It is time for the next installment of the rule of thirds discussion begun in the last article.
Today, we are going to walk an image around the four power points in the rule of thirds grid. This is an exercise you can and should do in your viewfinder every time you compose a picture. It allows you to view your subject in new ways and to find the composition you like best in the field. If you are just starting out, I recommend that you snap a four pictures, one each, with the most important part of the image on each of the four power points so you can review them later.
- Center on your subject and acquire focus and metering.
- Take the shot.
- Repeat step one and move your subject to one of the four power points.
- Take the shot.
- Repeat 3 and 4 until you have five images.
- Evaluate the five exposures and discover which has the most interest.
Dead-center is deadly – bury this image
I have a single image of a hawk photographed in North Dakota. Instead of using the viewfinder to capture different images of the bird, I am going to use the crop. The above image is centered. Chances are the exposure and focus are good but the composition is static. While an adequate documentation of “having seen a bird somewhere”, it is little more. Let’s take a trip around the power points.
The four images resulting from our centering of the hawk on each of the rule of third intersections yields some very different images. The bird’s head was the most important part of the bird and the bird is the most important part of the picture. This is what was used as a guide for lining up the bird with the various power points.
As you can see, putting the bird at the two lower power points feels awkward. It is almost like the bird doesn’t have anywhere to sit. He might as well be sitting on the edge of your picture. Both of these can be discarded as violating the Rule of Space.
The two left-hand rule images also violate the Rule of Space (a rule we have hithertofore not discussed). We know it just doesn’t look quite right. The bird appears ready to leap out of frame in both images. He is looking out of frame as well. At what? I don’t know. The space behind him is empty and useless.
The image at lower right is by far the best crop. The bird has plenty of space into which to move and view. Now he is looking at me! He is sitting on a well-grounded object and doesn’t look crowded against any edge. His head is on the upper-right power point. Compositionally, it is the strongest image so far.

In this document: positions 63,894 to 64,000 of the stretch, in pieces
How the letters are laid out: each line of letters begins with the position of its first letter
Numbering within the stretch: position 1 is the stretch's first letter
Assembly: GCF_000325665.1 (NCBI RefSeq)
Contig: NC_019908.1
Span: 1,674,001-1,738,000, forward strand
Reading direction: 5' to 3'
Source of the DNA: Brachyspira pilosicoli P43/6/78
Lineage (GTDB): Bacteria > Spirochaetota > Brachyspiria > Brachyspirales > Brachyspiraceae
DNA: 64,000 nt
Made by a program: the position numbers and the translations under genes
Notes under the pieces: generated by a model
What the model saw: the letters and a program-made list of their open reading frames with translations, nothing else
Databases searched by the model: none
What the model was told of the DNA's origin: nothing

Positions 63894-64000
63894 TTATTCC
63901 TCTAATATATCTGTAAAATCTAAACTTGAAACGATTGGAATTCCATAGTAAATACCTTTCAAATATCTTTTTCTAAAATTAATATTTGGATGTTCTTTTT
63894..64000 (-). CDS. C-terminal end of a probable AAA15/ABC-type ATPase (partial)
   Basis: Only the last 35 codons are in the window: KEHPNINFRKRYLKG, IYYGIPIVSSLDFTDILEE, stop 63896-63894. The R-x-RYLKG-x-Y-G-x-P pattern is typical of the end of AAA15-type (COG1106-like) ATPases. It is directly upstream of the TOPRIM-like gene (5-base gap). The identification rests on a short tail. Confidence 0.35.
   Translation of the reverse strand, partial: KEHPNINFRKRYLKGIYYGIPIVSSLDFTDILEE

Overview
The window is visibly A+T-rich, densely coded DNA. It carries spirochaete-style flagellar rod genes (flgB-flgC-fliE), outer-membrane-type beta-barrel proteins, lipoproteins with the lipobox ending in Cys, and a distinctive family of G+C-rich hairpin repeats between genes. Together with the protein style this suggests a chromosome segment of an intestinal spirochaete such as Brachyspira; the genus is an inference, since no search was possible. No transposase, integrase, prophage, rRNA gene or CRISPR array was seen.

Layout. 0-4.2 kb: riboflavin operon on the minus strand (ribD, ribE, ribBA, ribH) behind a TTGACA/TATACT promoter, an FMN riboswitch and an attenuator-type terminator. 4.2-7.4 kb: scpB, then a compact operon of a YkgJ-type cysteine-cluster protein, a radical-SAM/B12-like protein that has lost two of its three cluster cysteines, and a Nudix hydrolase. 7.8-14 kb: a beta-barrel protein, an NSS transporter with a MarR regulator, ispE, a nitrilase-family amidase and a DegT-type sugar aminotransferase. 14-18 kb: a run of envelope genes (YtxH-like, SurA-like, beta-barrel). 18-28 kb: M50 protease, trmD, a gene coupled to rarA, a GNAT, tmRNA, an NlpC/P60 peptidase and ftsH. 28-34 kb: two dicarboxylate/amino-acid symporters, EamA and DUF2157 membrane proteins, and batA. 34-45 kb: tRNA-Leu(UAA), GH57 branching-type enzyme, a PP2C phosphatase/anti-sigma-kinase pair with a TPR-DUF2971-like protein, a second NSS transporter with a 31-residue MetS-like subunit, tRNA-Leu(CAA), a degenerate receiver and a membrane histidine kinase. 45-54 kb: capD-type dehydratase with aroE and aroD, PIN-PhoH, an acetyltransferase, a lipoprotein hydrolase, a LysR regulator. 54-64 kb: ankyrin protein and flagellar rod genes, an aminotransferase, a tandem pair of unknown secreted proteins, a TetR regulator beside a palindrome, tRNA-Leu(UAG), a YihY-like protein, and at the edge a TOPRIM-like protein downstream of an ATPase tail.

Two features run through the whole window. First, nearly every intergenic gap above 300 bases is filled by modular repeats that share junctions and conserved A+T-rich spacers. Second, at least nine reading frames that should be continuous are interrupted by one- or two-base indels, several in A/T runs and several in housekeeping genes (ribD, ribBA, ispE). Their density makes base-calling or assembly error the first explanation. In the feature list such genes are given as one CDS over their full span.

I guess it turned out to be one power point and four funerals ultimately. The key concept is remembering to move your subject in-viewfinder, allowing you to find this shot in the field. You don’t lose valuable megapixels by having to crop later.
I still am not satisfied. There is another crop we can do here: Crop Rotation!
The bird is a vertical subject. Why not a vertical crop? Make that landscape into a portrait! Aligning the bird’s head on the top horizontal rule of thirds’ division, the fence post and the bird’s head on the right hand vertical rule, yields this composition. It has a lot working for it. The bird is facing left and has room to move and look left. The bird will take wing sometime and we have left vertical room for him to move as well. We expect birds to go “UP” and leaving room on the top for him to move pleases our sensibilities. Just enough fence post is left to ground the bird in the scene, anchoring him to the earth. We know fence posts don’t float so we are satisfied the bird is stable.
The final crop underscores another item regarding your viewfinder previewing.
- Perform steps 1-5 from first exercise
- Turn camera portrait
When you are in the field, quickly size up who or what your subject is and try it at the four power points in both portrait and landscape orientation. You will like one instantly more than most of the rest. If two separate interpretations are vying for your approval, take them both and decide later.
Rikk Flohr © 2010